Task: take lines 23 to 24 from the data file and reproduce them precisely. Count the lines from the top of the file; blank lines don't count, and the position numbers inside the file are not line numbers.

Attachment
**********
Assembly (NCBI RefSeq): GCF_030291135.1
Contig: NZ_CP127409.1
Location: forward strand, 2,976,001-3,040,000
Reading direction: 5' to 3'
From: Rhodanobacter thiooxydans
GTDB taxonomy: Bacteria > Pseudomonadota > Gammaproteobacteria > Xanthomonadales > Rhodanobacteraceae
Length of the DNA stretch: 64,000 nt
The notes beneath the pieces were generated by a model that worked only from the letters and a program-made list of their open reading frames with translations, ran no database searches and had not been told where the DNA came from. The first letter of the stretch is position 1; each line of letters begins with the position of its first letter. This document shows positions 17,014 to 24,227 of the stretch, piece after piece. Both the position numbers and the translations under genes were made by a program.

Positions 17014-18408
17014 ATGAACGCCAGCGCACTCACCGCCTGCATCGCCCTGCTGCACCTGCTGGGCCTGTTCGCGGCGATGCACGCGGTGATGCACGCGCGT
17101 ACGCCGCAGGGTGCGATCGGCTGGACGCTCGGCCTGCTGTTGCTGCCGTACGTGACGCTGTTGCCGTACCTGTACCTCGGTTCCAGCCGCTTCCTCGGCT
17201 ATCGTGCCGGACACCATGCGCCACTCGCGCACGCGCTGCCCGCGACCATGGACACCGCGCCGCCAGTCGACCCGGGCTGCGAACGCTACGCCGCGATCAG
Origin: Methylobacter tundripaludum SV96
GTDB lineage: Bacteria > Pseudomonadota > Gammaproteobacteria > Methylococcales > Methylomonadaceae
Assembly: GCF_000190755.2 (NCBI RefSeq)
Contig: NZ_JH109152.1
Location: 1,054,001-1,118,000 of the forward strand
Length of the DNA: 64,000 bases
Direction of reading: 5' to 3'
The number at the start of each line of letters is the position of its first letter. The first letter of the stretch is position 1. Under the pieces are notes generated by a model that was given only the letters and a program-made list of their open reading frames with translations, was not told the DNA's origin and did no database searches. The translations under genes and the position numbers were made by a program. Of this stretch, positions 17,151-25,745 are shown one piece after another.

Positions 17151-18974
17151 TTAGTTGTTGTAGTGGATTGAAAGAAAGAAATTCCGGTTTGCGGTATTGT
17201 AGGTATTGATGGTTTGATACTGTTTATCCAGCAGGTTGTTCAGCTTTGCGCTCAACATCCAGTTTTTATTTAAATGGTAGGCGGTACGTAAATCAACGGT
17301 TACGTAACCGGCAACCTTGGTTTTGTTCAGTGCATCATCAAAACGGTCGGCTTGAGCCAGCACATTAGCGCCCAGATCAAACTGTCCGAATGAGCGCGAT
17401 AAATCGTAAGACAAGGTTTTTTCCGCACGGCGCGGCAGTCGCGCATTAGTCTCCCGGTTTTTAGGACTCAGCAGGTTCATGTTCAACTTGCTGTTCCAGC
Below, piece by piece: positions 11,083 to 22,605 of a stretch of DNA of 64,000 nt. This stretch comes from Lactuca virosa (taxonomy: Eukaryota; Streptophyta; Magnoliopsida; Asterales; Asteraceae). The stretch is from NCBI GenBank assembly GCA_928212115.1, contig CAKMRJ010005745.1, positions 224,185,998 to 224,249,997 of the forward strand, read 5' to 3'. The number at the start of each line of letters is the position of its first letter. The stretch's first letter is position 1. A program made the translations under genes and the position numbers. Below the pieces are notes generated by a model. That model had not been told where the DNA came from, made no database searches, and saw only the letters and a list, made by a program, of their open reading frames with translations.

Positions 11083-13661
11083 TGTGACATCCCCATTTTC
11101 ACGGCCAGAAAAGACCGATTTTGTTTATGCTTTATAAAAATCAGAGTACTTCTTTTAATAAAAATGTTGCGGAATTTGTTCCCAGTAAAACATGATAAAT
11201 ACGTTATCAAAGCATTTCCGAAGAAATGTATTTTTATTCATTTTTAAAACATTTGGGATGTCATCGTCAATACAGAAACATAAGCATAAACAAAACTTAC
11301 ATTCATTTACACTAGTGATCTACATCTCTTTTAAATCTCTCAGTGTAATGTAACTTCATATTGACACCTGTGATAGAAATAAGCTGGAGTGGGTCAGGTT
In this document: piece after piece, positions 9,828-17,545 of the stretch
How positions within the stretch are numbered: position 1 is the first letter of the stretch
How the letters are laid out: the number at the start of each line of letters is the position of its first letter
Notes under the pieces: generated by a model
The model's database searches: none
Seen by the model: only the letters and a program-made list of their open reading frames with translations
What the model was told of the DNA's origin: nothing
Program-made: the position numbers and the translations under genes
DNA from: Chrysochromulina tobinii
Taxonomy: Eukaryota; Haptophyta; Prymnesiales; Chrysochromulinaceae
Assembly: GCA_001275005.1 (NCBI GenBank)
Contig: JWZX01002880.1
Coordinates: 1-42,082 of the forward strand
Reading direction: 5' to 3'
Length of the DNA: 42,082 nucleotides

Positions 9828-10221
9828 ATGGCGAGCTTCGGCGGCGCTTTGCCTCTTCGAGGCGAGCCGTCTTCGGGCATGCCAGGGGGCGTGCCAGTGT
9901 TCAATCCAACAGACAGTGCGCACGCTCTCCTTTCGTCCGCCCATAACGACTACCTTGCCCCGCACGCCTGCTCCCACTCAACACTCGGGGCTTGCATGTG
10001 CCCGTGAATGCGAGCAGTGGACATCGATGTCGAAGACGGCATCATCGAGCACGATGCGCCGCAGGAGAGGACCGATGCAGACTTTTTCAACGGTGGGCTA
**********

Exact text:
17201 AGGTATTGATGGTTTGATACTGTTTATCCAGCAGGTTGTTCAGCTTTGCGCTCAACATCCAGTTTTTATTTAAATGGTAGGCGGTACGTAAATCAACGGT
17301 TACGTAACCGGCAACCTTGGTTTTGTTCAGTGCATCATCAAAACGGTCGGCTTGAGCCAGCACATTAGCGCCCAGATCAAACTGTCCGAATGAGCGCGAT